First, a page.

Checking The Diaphaneity
Diaphaneity refers to the mineral’s ability to transmit light. For instance, some minerals are transparent or translucent. A small amount of distortion might occur when they’re thick, but light will pass through them relatively freely.
Topaz is translucent to transparent.
Finding The Specific Gravity
Every stone has its unique specific gravity, which helps us identify them. Specific gravity is one of the best properties to measure when identifying mineral specimens. Most minerals have a narrow range of specific gravity, so getting an accurate measurement can go a long way toward identification.
Specific gravity is a unitless number describing how heavy a mineral is compared to equal volumes of water. For example, if a mineral is three times as dense as water, it’ll have a specific gravity of three. This is useful because while two minerals might be the same size, they’ll each have a different specific gravity.
The larger the sample, the more precise the readings tend to be. Remember that this technique can only be used for single mineral or crystal masses. It will not work for minerals embedded in host rocks.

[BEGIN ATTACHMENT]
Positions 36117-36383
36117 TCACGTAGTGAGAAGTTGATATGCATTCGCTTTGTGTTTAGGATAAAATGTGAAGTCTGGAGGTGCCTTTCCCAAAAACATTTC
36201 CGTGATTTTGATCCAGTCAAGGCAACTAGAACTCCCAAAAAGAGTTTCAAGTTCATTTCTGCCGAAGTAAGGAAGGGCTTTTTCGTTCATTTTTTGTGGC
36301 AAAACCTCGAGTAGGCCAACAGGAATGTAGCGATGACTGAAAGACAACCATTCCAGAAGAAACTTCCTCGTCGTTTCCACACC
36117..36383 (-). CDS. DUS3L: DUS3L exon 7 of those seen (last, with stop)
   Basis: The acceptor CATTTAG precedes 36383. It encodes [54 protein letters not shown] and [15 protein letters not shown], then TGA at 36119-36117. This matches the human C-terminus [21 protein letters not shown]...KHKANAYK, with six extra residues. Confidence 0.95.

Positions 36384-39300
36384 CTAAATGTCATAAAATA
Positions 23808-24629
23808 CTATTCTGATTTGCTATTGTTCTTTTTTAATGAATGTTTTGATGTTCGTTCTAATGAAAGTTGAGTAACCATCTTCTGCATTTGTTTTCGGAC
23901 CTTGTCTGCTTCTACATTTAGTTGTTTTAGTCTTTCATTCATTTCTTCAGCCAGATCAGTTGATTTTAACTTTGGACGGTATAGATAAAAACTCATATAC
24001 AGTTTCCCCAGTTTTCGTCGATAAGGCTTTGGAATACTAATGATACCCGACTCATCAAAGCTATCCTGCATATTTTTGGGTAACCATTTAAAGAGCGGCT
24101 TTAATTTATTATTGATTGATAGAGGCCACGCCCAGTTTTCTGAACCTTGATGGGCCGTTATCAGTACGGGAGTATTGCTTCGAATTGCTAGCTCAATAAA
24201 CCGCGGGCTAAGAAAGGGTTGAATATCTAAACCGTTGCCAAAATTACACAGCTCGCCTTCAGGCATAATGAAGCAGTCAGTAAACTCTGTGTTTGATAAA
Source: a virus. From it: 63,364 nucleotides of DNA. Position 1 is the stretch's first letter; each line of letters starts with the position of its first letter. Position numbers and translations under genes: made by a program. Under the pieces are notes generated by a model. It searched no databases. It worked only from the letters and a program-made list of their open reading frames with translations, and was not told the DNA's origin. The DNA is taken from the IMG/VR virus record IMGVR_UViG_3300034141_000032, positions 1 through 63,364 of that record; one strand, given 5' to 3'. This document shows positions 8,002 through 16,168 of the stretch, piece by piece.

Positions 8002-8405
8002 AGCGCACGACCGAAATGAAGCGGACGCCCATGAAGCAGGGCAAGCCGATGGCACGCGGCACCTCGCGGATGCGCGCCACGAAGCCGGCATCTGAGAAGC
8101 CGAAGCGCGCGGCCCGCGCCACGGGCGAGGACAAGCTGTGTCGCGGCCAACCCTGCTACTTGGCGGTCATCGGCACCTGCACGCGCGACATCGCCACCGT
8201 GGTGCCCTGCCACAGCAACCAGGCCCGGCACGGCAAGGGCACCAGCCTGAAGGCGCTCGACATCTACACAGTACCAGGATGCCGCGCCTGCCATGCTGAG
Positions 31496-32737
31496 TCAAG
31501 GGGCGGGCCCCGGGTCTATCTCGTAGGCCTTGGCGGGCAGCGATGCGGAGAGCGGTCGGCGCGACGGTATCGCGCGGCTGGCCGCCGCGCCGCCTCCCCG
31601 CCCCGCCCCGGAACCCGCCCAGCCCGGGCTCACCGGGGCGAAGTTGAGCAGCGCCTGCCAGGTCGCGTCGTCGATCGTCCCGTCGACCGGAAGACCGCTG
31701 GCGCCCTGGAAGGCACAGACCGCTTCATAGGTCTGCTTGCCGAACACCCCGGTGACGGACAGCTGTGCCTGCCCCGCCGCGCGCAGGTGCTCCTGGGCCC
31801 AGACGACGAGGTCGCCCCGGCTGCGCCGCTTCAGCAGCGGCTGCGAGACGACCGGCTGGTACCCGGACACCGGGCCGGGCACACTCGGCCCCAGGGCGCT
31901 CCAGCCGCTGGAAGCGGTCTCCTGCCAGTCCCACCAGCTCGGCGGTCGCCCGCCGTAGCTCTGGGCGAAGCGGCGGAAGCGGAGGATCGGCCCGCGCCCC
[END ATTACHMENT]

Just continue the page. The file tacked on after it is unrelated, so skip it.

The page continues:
Topaz’s Specific Gravity: 3.4 to 3.6
As helpful as specific gravity is for identifying minerals, amateurs are usually constrained by needing more tools for the job. However, one way to work around this is to hold the specimen and note how heavy or heft it feels compared to what you might expect a specimen of that size to weigh.
If you want to determine the specific gravity of your stone like a pro, you’ll need to invest in a higher-end scale. This is the one gemologists use OHAUS Density Determination Kit.
Identifying Rocks and Minerals Like a Pro
Hopefully, you feel confident in identifying a piece of topaz after reading and applying this guide. You’ll be using the visual part of this guide the most, and you’ll get better as you interact with more gemstones. Before you know it, you’ll be identifying stones like a gemologist.
Feel free to reach out if you encounter any issues or need clarification. I’ll do my best to assist you in the identification process.